San Francisco Cops Pin Down Disabled Man

Christian Taylor, Sandra Bland, Samuel DuBose, Freddie Gray, Michael Brown; there is no shortage of names to remind us of the ongoing issue of police brutality in the U.S.

Now, more horrific video has emerged, revealing a homeless Black man with a prosthetic leg being wrestled to the ground by police officers on August 4, 2015 in the mid-Market area of San Francisco, just outside Twitter headquarters.

The scene was filmed by Chaédria LaBouvier, who was visiting San Francisco; her 11-minute video, which has now been viewed more than 384,000 times, opens with five officers straddling the struggling man and trying to pin him down. 

They are there because an anonymous caller said there was someone waving sticks around in a dangerous way. The sticks mentioned by the caller are actually the man’s crutches.

One officer is even kneeling directly on the man’s prosthetic leg, and when the man’s pants fall below his buttocks, it takes officers several minutes to pull them back up.

As Chaédria LaBouvier says, while recording the video, “This is how you treat citizens? You’re having him partially nude while you pin him down on his prosthetic leg? You don’t protect and serve this community if that’s policing to you.”

Throughout the video, the man can be heard saying, “Please get off me,” “Get off me, man. That hurts,” and “Just let me go.”

One officer assures LaBouvier that she is “more than welcome to film” as he asks her to move back, but gradually more officers arrive and stand around the ongoing altercation, presumably to block the view of smartphone cameras. The clip ends with a wheelchair being brought to the man.

732 People Killed By Police In U.S. So Far This Year

This isn’t the first time San Francisco cops have been in trouble in 2015. First six police officers were accused of stealing from drug dealers, and then federal prosecutors released racist and homophobic text messages. Eventually, in May, prosecutors dismissed eight criminal cases involving arrests linked to 14 officers who traded those texts.

As a resident of the San Francisco Bay Area, I am appalled by these events.

The staggering level of police brutality in the U.S. is being monitored by The Guardian. “The Counted” lists everyone killed by police officers; so far, this year, 732 people in the U.S. have been killed by police officers. All the names, dates and methods of killing are listed. Users can search by name, by state or by date to find the horrific details of each case.

Even this is probably far below the actual number. Sandra Bland, for example, died in police custody on July 13. However, because she allegedly committed suicide, she doesn’t appear on this list. The reality is that she would never have been in jail if Texas police officer Brian Encinia had not threatened her with a Taser after a routine traffic stop, yelled “I will light you up!” and subsequently slammed her head to the ground.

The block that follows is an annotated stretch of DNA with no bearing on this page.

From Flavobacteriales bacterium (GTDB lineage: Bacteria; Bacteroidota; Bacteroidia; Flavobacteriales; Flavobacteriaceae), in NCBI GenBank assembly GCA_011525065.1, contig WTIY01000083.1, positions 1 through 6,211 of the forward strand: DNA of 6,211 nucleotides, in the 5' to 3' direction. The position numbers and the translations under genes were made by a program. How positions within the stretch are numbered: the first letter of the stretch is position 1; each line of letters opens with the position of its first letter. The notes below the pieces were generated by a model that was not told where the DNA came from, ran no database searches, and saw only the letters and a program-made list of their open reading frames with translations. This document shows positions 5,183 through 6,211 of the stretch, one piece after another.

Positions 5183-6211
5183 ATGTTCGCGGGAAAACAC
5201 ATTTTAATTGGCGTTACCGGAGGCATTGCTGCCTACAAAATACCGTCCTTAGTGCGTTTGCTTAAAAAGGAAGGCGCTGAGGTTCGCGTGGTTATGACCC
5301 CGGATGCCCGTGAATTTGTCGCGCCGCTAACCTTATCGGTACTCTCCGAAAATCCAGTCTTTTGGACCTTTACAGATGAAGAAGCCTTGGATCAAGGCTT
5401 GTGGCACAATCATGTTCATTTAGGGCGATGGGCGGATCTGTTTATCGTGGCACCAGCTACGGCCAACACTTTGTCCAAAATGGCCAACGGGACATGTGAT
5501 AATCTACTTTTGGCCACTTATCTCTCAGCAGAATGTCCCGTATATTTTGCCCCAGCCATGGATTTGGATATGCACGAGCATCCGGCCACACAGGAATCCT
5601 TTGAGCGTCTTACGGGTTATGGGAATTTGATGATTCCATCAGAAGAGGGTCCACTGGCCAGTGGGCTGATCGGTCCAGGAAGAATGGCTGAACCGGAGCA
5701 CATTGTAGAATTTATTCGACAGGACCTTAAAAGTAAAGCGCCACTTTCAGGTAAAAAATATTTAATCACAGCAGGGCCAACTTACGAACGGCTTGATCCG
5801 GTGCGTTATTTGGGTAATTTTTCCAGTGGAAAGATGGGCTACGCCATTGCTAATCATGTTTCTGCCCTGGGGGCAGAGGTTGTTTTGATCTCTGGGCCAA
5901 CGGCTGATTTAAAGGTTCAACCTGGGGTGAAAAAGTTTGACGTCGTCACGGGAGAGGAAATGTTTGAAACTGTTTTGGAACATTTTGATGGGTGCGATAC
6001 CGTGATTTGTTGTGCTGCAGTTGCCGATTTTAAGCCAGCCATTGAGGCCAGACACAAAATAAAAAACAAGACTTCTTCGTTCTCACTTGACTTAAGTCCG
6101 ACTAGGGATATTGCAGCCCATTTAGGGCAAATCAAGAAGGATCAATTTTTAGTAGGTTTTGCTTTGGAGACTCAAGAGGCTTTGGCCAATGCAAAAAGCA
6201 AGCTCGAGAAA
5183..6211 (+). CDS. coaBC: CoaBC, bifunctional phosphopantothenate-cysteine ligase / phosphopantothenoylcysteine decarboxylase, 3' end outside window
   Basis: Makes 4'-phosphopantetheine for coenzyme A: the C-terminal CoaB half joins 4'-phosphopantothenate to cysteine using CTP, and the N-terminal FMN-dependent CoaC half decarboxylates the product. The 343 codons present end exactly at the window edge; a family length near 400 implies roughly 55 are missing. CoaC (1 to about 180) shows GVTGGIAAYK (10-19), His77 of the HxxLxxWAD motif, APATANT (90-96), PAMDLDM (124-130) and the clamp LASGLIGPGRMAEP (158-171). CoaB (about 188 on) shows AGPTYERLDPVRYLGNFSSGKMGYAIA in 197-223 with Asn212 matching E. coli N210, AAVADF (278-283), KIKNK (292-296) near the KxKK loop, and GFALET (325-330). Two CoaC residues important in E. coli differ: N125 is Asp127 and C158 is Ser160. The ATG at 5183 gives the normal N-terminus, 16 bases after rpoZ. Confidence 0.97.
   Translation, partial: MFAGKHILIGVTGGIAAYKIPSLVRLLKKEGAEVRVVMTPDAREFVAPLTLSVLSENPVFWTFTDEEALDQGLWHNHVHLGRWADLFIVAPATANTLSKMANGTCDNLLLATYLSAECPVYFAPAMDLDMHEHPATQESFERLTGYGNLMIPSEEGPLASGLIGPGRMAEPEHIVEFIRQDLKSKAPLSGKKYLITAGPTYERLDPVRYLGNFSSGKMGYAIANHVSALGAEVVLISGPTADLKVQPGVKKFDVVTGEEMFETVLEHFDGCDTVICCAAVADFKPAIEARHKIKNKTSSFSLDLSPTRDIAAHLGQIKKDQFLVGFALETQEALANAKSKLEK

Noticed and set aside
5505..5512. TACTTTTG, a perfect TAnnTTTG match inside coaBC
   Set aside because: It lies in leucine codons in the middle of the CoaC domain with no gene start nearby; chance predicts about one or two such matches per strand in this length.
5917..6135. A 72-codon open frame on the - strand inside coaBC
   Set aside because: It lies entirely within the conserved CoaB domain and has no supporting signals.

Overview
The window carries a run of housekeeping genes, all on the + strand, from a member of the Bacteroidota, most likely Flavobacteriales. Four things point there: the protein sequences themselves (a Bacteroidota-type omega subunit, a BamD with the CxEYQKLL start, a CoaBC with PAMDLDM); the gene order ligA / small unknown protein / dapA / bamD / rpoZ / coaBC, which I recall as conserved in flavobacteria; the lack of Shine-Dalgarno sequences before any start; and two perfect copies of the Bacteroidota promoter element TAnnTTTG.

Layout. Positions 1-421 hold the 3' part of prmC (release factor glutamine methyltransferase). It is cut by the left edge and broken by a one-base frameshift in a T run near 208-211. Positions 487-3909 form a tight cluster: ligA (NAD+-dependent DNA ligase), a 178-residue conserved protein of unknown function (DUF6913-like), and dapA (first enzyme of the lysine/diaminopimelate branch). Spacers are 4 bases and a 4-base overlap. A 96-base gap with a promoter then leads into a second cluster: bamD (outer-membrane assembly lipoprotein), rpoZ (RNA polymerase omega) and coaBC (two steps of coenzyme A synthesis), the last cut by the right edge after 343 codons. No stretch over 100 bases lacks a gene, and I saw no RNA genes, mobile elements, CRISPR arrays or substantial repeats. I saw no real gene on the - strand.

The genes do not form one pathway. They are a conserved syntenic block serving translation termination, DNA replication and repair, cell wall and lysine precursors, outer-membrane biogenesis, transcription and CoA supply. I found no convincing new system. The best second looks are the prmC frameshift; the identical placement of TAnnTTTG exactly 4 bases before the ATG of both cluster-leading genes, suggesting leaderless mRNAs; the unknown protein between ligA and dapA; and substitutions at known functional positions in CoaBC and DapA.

How many Sandra Blands go unnoticed?

In the San Francisco instance, there were bystanders with camera phones ready to record the police. But how many times do such incidents happen without anybody knowing about them?

The use of police body cameras can change this.

Take Action Now

Back in 2013, the San Francisco Police Department announced they would be getting body cameras as part of a pilot program funded by a $25,000 federal grant. But it never happened.

Now Mayor Ed Lee is proposing that the city spend more than $3 million dollars to give every patrol officer a body-worn camera, tapping funds from his two-year budget.

If you are horrified by the treatment this homeless, disabled man received at the hands of San Francisco police officers, please sign our petition urging Mayor Ed Lee to speed up the process of putting body cameras on all officers. Body cameras alone won’t solve all problems, but they will ensure that officers are held accountable for their actions.

 

96 comments

Siyus Copetallus
Siyus Copetallus2 years ago

Thank you for sharing.

SEND
Jim Ven
Jim Ven2 years ago

thanks for the article.

SEND
Nikki Davey
Nikki Davey2 years ago

Five policemen for one suspect seems a little extreme.

SEND
janet T.
janet t2 years ago

Why do cops feel they have to control and arrest every one who is just living their lives??Most of these 'take-downs" seem totally unnecessary and a waste of police time and public money.

SEND
Ashley Ghoorbin
Ashley Ghoorbin2 years ago

The police are just thugs in uniform.

SEND
Danuta Watola
Danuta Watola2 years ago

Thank you for this very interesting article.

SEND
Manuela C.
Manuela C2 years ago

Shameful! what's wrong with US police???

SEND
Paulinha Russell
Paulinha Russell2 years ago

Thank you

SEND
Janis K.
Janis K2 years ago

Cameras now!

SEND
Ricky T.
Ricky T2 years ago

Makes you wonder the type of training these bullies must have, treat citizens with compassionate training, not like soldiers in a war-zone!

SEND